Definition: • This is the introduction of air into the ECMO circuit. Response: Authors: Richard Strickland Intensivist Peter Frantzis. Perfusionist . Contact Perfusionist and ECMO Intensivist Assign roles for concurrent patient and circuit management • • • • • • Patient Management Position patient head down Inotropic support to maintain MAP Establish rescue ventilation Volume load For patient air embouls • Consider aspiration of the right heart using existing lines (if venous air embolus via access cannulae. Massive air embolus into the pump head will deprime the pump and stop it pumping leading to haemodynamic collapse and hypoxaemia of varying severity (depending on underlying cardiac and respiratory reserve) 2. HBO for air embolus • Circuit Management (removal of air) • • • • • Clamp arterial return line Turn pump off Examine circuit for site of air introduction. seal if possible or replace If no air on the return side of oxygenator: Rotate pump head outlet to 12 o’clock. Causes: • • Introduction of air into the circuit via a peripheral cannulation site Fracture of connector on the inlet side of the pump (Vent port on arterial cannulae or Y connector if on Hi-flow VV) Possible introduction of air embolus into the patient Effects: 1. Aspirate any air distal to oxygenator using 60ml syringe. the air will be vented from the oxygenator provided the flow is low. iv lignocaine. Ensure air vent on oxygenator is open and attach a 60 ml luer lock syringe to circuit venting port distal to oxygenator and aspirate air and blood. steroids.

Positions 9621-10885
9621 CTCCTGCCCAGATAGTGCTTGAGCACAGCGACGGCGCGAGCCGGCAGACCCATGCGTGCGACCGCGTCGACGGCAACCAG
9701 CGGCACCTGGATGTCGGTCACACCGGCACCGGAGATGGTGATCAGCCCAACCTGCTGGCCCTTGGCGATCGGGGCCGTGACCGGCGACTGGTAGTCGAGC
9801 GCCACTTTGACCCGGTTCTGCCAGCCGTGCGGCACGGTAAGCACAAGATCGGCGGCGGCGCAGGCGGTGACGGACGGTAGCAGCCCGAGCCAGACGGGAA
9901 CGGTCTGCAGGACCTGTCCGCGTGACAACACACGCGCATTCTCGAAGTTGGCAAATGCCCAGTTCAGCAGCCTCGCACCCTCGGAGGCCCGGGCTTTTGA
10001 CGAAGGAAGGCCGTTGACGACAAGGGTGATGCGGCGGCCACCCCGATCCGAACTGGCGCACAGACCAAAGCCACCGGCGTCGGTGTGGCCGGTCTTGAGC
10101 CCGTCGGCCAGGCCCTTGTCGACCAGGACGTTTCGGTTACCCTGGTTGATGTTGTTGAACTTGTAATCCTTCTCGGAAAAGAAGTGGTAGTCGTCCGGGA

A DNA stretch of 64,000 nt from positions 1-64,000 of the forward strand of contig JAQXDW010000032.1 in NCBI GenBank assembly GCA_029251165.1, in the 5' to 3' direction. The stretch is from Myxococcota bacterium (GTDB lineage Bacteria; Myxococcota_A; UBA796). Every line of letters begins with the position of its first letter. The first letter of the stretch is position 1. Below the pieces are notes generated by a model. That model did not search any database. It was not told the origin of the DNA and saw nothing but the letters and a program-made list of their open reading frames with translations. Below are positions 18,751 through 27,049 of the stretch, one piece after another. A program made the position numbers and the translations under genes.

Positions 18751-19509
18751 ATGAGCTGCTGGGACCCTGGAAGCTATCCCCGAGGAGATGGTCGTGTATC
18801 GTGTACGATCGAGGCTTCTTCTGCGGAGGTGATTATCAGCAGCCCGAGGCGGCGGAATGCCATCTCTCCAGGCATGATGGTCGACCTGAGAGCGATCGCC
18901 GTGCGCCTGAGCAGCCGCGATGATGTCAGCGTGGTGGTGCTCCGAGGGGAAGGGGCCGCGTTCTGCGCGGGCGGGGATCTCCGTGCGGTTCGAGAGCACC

Nurse Educator October 2009. Perfusionist Jo Buttery. remove clamps and resume ECMO Authors: Richard Strickland Intensivist Peter Frantzis. remove first clamp. Attach a 60 ml luer lock syringe to the luer lock port and aspirate air and blood. If air on the return side of oxygenator: Clamp the arterial return cannula on the patient side of the luer lock port. 43 • • • Once all air is removed from circuit.Royal Adelaide Hospital General ICU ECMO Guidelines • Return pump head to 6 o’clock position. .

Nurse Educator October 2009. . Perfusionist Jo Buttery.Royal Adelaide Hospital General ICU ECMO Guidelines 44 Cardiac Arrest (Veno – Arterial Response) Definition: • Effects: • Causes: • • • Cardiac stunning Hyperkalaemia Arrhythmia ie: VF Need to exclude reversible factors Establish adequate circuit flow Notify Primary and ECMO Itensivist and Perfusionists Address reversible factors Defibrilate if indicated / consider antiarryhthmics Vasopressor if indicated Little haemodynamic effect if circuit flow is above 4 L/min This is the cessation of native cardiac function. Pulseless circulation Prevention: • Response: • • • • • Authors: Richard Strickland Intensivist Peter Frantzis.